In 2007, Garrett returned to the Dallas Cowboys, the team he once played for, as the offensive coordinator. His work with the Cowboys’ offense was highly successful, leading to his promotion as the interim head coach in 2010, following the midseason dismissal of Wade Phillips. Garrett’s performance as interim head coach earned him the full-time head coaching position, which he held from 2011 to 2019.

During his tenure as the head coach of the Cowboys, Garrett led the team to three playoff appearances and was named the NFL Coach of the Year in 2016. His time in Dallas was characterized by a strong offensive philosophy, player development, and leading the team to consistently competitive seasons.

Garrett’s approach as a coach was often highlighted by his focus on character development and leadership, both on and off the field. He emphasized the importance of building a cohesive team culture and maintaining high standards of professionalism.

After his time with the Cowboys, Garrett joined the New York Giants as the offensive coordinator in 2020, bringing his extensive experience and offensive expertise to the role. His journey in coaching, marked by his transition from a player to a coach and his tenure with one of the NFL’s most high-profile teams, reflects a deep understanding of the game and a commitment to developing football talent.

Jason Garrett’s career in football, both as a player and a coach, showcases his enduring influence in the NFL and his contributions to the teams and players he has worked with. His journey is a testament to his knowledge of the game, his leadership qualities, and his ability to adapt and succeed in various roles within the sport.

Mike McCarthy (2020–Present)

  • Hometown: Pittsburgh, Pennsylvania
  • Head Coach: Green Bay Packers (2006–2018)
  • Assistant Coach: Kansas City Chiefs (1995–1998), Green Bay Packers (1999), New Orleans Saints (2000–2004), San Francisco 49ers (2005), Dallas Cowboys (2020-present)

Mike McCarthy, an accomplished figure in the NFL coaching landscape, has had a notable career marked by success and innovation. Born on November 10, 1963, in Pittsburgh, Pennsylvania, McCarthy has established himself as a respected coach with a track record of developing successful offenses and leading teams to great achievements, including a Super Bowl victory.

McCarthy began his NFL coaching career in 1993 as a quality control assistant for the Kansas City Chiefs. He quickly progressed through the coaching ranks, serving as quarterbacks coach for the Chiefs and later as the quarterbacks coach for the Green Bay Packers in 1999. His proficiency in developing quarterbacks and designing offensive schemes was evident early in his career.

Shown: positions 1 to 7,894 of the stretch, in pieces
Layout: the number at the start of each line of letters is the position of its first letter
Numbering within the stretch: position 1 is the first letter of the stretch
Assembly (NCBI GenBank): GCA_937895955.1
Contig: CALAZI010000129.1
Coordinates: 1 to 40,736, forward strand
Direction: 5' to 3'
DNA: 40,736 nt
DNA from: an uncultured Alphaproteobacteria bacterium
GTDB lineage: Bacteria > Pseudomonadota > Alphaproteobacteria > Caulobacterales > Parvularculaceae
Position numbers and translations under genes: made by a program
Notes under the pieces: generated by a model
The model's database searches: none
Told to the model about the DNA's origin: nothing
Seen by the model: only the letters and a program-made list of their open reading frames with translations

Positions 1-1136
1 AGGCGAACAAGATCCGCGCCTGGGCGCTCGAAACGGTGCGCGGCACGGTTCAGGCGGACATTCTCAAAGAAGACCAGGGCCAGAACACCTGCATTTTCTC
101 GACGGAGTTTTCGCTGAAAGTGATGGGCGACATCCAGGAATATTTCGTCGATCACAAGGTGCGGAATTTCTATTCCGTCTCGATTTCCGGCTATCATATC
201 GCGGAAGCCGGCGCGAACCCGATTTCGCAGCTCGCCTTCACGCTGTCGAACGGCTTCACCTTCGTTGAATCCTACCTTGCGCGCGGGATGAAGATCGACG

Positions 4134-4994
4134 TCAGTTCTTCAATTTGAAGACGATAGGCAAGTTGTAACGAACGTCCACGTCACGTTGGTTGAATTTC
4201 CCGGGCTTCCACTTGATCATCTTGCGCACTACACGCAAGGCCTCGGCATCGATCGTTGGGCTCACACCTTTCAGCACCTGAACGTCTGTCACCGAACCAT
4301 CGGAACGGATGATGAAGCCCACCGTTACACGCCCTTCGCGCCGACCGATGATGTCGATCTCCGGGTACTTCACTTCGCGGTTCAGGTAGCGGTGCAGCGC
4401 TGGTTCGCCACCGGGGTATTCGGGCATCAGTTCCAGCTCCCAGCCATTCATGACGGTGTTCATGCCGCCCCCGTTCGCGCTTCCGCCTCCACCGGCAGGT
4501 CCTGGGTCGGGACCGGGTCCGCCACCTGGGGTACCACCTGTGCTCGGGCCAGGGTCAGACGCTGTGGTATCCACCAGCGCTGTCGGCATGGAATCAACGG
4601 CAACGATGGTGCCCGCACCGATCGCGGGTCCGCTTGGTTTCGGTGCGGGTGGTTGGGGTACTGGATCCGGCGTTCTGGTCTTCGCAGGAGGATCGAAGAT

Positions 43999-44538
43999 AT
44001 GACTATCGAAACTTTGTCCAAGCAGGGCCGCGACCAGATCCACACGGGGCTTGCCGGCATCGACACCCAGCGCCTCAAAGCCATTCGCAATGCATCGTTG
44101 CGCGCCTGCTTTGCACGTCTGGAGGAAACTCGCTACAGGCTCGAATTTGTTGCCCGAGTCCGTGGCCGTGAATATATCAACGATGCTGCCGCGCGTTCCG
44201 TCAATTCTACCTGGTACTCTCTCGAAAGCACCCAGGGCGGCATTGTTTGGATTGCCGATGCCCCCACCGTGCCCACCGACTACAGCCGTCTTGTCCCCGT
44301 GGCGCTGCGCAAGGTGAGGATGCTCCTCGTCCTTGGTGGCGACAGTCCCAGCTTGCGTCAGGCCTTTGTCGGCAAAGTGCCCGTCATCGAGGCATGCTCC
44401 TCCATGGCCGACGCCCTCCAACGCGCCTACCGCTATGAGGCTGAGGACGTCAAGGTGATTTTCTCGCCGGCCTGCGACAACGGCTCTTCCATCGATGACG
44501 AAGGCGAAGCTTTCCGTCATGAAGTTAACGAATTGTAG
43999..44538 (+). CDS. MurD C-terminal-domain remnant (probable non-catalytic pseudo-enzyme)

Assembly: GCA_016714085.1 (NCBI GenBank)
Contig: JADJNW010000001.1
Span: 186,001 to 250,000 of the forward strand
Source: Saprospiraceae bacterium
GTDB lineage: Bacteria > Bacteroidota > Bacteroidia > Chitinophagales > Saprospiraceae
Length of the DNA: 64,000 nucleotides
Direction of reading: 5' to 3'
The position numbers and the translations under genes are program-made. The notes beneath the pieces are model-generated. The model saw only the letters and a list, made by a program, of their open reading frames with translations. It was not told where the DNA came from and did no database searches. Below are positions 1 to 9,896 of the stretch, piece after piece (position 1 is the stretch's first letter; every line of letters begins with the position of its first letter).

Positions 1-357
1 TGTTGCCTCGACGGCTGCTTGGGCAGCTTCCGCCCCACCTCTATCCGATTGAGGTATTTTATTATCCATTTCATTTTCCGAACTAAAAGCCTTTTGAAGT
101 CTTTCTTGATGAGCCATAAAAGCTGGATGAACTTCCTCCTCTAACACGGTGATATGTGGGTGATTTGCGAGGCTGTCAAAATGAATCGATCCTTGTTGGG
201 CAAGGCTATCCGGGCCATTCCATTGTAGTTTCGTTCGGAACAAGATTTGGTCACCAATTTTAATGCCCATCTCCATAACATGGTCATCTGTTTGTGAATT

In 2000, McCarthy moved to the New Orleans Saints as their offensive coordinator, a role he held until 2004. During his tenure with the Saints, the team’s offense ranked consistently high in the NFL, showcasing his strategic and play-calling abilities.

McCarthy’s next role was with the San Francisco 49ers as their offensive coordinator in 2005. While the team struggled that year, McCarthy’s offensive knowledge and leadership qualities caught the attention of the Green Bay Packers, who named him their head coach in 2006.

McCarthy’s tenure with the Packers, which lasted until 2018, was marked by significant achievements. He led the team to nine playoff appearances, including eight consecutive from 2009 to 2016, which is a franchise record. The pinnacle of his time in Green Bay came in the 2010 season when he guided the Packers to a victory in Super Bowl XLV. His coaching style, characterized by a creative offensive approach and a quarterback-friendly system, was instrumental in the development and success of quarterback Aaron Rodgers.

After parting ways with the Packers in 2018, McCarthy took a year off from coaching, during which he focused on studying the latest trends and developments in the NFL. This period of self-reflection and learning paved the way for his next coaching opportunity.

In 2020, McCarthy was named the head coach of the Dallas Cowboys, taking over one of the most high-profile jobs in the NFL. His tenure with the Cowboys marks a new chapter in his coaching career, as he brings his offensive expertise and years of experience to a talented team.

Throughout his career, Mike McCarthy has been recognized for his offensive acumen, his ability to develop quarterbacks, and his consistent track record of leading teams to the playoffs. His contributions to the teams he has coached, particularly the Green Bay Packers and the Dallas Cowboys, have solidified his reputation as one of the notable coaches in the NFL.

Updated January 14, 2024

Complete List Of  Dallas Cowboys Head Coaches In Order article published on SportsInOrder.com© 2024